lt will be obvious from the foregoing that a novel and advantageous motor frame and method of assembly has been provided. The parts may be securely locked together with the end bells accurately aligned relative to each other and to the shell, and nevertheless the parts may be disassembled if necessary. The construction is advantageous in that it is both inexpensive and produces excellent results. One or both end bells of a motor may be constructed and assembled as described.

I claim:

1. A housing for an electric motor, comprising a cylindrical shell, a plurality of axially extending notches formed in at least one end of said shell, an end bell having a plurality of radially extending locating tabs formed thereon, said end bell being positioned over said one end of said shell with each of said locating tabs being positioned in one of said notches, and said shell further having at least two deformable preformed holding tabs formed thereon adjacent said locating tabs, said holding tabs extending in opposite circumferential directions over said locating tabs and thereby locking said shell and said end bell in assembled relation and holding said end bell against circumferential movement relative to said shell, said holding tabs being formed at approximately the center of said notches, and said loeating tabs having slots for receiving said holding tabs.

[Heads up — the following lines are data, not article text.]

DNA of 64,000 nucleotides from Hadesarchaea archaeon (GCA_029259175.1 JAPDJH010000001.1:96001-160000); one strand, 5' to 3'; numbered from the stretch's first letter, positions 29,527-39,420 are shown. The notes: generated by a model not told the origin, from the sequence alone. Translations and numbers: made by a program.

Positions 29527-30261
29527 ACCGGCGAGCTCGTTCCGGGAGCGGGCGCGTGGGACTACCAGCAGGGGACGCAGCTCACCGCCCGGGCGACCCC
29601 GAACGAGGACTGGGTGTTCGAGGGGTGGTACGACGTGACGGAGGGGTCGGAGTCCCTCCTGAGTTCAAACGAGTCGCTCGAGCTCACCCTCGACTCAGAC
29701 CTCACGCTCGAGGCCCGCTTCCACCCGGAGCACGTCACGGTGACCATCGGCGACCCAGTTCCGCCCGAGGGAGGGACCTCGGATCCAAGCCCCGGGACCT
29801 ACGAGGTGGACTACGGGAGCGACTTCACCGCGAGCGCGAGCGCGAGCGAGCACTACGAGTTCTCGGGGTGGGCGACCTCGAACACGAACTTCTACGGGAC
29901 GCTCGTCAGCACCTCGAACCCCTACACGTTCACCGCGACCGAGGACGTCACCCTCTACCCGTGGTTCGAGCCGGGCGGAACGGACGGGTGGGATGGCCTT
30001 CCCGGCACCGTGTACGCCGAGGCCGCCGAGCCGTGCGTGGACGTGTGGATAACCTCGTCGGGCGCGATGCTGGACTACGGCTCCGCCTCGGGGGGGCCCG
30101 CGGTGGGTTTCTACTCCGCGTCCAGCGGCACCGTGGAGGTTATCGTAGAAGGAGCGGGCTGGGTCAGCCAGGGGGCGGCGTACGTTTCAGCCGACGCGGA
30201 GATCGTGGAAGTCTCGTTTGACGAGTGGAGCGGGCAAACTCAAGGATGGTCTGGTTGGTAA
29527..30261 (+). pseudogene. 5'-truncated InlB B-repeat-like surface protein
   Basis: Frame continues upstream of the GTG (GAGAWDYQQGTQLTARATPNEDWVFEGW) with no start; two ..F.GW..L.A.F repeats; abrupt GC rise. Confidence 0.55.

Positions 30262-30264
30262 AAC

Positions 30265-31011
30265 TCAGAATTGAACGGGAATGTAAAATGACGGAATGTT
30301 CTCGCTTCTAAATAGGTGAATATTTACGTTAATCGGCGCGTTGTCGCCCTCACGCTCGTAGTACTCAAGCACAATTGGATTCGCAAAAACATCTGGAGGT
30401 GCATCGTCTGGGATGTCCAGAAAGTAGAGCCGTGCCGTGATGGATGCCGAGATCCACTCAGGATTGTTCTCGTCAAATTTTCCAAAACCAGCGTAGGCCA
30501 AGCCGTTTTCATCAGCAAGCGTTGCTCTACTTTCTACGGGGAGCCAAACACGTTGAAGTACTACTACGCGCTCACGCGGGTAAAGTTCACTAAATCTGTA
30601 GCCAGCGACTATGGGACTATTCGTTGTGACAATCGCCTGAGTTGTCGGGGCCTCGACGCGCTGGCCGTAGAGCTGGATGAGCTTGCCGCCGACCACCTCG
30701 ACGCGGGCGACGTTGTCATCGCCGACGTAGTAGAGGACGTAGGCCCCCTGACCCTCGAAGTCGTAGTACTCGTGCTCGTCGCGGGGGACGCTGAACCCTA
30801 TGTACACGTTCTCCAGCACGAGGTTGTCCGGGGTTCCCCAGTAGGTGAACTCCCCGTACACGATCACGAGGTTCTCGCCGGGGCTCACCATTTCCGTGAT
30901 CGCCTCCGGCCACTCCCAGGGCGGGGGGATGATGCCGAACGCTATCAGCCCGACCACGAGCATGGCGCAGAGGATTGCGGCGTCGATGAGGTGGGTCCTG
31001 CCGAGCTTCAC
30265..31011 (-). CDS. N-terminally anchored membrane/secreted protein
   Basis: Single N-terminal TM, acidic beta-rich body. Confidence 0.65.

2. A housing for an electric motor, comprising a cylindrical shell, a plurality of axially extending notches formed in at least one end of said shell, an end bell having a plurality of radially extending locating tabs formed thereon, said end bell being positioned over said one end of said shell with each of said locating tabs being positioned in one of said notches, and said shell further having at least two deformable preformed holdshell at approximately the center of said notches.

Patent Citations
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Referenced by
Citing PatentFiling datePublication dateApplicantTitle
US4508371 *Feb 1, 1983Apr 2, 1985William MaierConduit coupler
US4644204 *Dec 6, 1985Feb 17, 1987Fasco Industries, Inc.Motor housing and end shield mount
US6949857Nov 10, 2004Sep 27, 2005Visteon Global Technologies, Inc.Stator of a rotary electric machine having stacked core teeth
US7042129Nov 12, 2004May 9, 2006Visteon Global Technologies, Inc.Stator of a rotary electric machine having secured core slot insulators
US7129612May 19, 2004Oct 31, 2006Visteon Global Technologies, Inc.Stator assembly with cascaded winding and method of making same
US7170211Aug 9, 2004Jan 30, 2007Visteon Global Technologies, Inc.Stator winding having transitions
US7269888Aug 10, 2004Sep 18, 2007Visteon Global Technologies, Inc.Method of making cascaded multilayer stator winding with interleaved transitions
US7386931Jul 21, 2004Jun 17, 2008Visteon Global Technologies, Inc.Method of forming cascaded stator winding
US7679253Sep 29, 2006Mar 16, 2010Visteon Global Technologies, Inc.Stator assembly with cascaded winding and method of making same
US8080912 *Dec 9, 2008Dec 20, 2011Rbc Manufacturing CorporationMethods and apparatus for reducing the size of electric motors
DE4203689A1 *Feb 8, 1992Aug 12, 1993Licentia GmbhSmall electromotor with frame incorporating no screws - has retaining tongues at ends of stator lamination stack supports for slotting into rotor bearing plates
DE4426037A1 *Jul 22, 1994Feb 1, 1996Licentia GmbhBearing plate fastening e.g. for lawn mower electromotor with cylindrical housing
Classifications
U.S. Classification220/309.2, 310/89, 220/615, 220/3.8, 310/402
International ClassificationH02K5/15, B65D55/00
Cooperative ClassificationB65D55/00, B65D7/34
European ClassificationB65D7/34, B65D55/00